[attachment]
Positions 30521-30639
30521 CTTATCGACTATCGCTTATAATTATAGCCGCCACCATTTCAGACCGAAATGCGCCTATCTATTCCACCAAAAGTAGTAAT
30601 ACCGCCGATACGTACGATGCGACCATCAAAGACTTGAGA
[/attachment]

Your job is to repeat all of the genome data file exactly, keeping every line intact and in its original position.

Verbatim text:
Positions 30521-30639
30521 CTTATCGACTATCGCTTATAATTATAGCCGCCACCATTTCAGACCGAAATGCGCCTATCTATTCCACCAAAAGTAGTAAT
30601 ACCGCCGATACGTACGATGCGACCATCAAAGACTTGAGA